In complete contrast there’s Dulwich and Sydenham Hill Woods, which I think of as being the best proper wilderness in south London. It is managed, but it’s still wild deciduous forest and a great place to go to escape everyday life.
There are many other south London parks I try to get to and have on my list of places to go, but the ones I consider to be my main long-term projects are Dulwich Park, Clapham Common, One Tree Hill and Crystal Palace Park. I hope that the last one will ultimately be one of the most fruitful, as I’d like to really do justice to the dinosaurs. They’re individual characters as well as important historical monuments, and the way the park is landscaped around them gives the whole area a sense of consistent design that few other parks have.
4.Tell us about the upcoming awards at Kew and the category you’re nominated in?
The International Garden Photographer of the Year competition is open to amateur and professional garden photographers across the world and is divided into eight or nine main categories, such as Beautiful Gardens, Wildlife in the Garden, Greening the City and Breathing Spaces.
Most of my work is either about parks or wild landscapes rather than actual gardens, so I don’t usually expect to win the big prize, but luckily I’ve managed to get into the show for the past three years. One of my allotment photographs came second in the Greening the City category the year before last ,then I had a Brockwell Park photograph commended in the Breathing Spaces category last year, and this year it’s a Greenwich Park image which I’m pleased to say is a finalist in the Breathing Spaces category. The exhibition is now open at Kew Gardens, and a book of all the images is out now too.
I’m currently working towards an exhibition at the Horniman Museum, and hope to have a date for this soon. In the meantime I’m trying to make my prints more widely available through two new sites. My main website (www.maxarush.com) was designed to show the images themselves in gallery form, but to make choosing and purchasing prints easier I’ve opened a shop on the art and craft site Etsy where you can see a variety of my photographs of London, Wales and abroad and choose from different sizes and framing options as well as my range of greetings cards. It’s still early days for this venture but it’s a great site where artists and craftspeople all over the world can meet and help promote each other’s work.
6.Outside of your day job where and what do you love doing in South London?
I actually spend at least half of my time working as a pianist – this is as much my day job as photography, so a lot of the local things I do are music-related. There’s the new choir, London Sings! based in Camberwell, which is a very friendly group of amateur (and one or two professional) who are currently working towards a scratch production of the Mikado in Sydenham. I’m the choir’s repetiteur and accompanist so don’t get to do much singing myself, but that’s perhaps for the best. The same music charity (South London Community Music) also runs the older South London Jazz Orchestra which I’ve played with for three or four years. We perform all over London, but particularly often in the south (eg All Saints Church in West Dulwich, Clapham Common and Myatt’s Fields bandstands, even BrockwellPark).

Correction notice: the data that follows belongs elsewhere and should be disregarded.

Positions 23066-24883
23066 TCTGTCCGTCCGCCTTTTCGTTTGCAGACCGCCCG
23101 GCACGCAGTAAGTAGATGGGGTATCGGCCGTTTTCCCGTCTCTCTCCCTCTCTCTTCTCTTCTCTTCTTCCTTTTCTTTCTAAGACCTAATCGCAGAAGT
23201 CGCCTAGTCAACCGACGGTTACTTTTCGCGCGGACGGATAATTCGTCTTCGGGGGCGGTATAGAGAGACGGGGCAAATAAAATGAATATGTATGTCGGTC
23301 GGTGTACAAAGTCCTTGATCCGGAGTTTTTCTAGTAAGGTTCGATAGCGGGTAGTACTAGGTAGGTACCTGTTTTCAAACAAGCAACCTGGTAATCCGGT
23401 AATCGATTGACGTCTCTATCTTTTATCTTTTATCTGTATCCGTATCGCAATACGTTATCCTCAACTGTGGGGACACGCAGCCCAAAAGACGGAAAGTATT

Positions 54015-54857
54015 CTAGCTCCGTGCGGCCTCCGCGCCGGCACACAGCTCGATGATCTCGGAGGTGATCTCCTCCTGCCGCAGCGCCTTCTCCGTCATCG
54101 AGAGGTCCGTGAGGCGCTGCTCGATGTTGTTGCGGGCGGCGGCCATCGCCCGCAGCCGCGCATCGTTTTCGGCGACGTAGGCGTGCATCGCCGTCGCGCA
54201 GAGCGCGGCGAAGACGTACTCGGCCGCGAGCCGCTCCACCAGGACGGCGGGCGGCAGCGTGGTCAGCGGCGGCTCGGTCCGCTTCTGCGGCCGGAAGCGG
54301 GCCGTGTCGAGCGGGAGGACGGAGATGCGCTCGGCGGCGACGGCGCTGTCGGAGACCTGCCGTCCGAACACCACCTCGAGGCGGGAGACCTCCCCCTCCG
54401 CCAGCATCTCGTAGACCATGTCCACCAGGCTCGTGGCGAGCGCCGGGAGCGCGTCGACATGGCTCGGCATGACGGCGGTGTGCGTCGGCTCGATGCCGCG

I also play in the small jazz group Junction Jazz (http://www.junctionjazz.org.uk) based in Clapham and performing at numerous local venues.
The other third of my time (it doesn’t add up I know) I work as a calligrapher, and although this isn’t otherwise very specific to south London, we do have one of the best art paper merchants in town in Stockwell – John Purcell Paper. It’s a real cavernous warehouse packed with mysterious stacks and piles, and somewhere hidden amongst all the towering shelves is a little office full of very helpful paper experts.
Aside from parks music and paper I enjoy spending time in Brixton market, shopping around for the best vegetables in Noor (a great Middle Eastern supermarket) and admiring the bread and pizza in the neighbouring Franco Manca and Wild Caper. I say admiring as I’m a boulangerie addict and make so much French bread at home that I can’t justify buying any.
7.And finally any tips for budding photographers out there?
Get started, be persistent and go out with the right creative frame of mind – that’s the best advice generally. A lot of people plan to take up photography or to do more of it, but there are so many distractions, particularly in London that it’s hard to get started on anything. If you’re interested in landscapes then the weather is often a good excuse not to go out, but the more time you spend outdoors, even in weather you don’t think is immediately promising, the more chances you’ll have.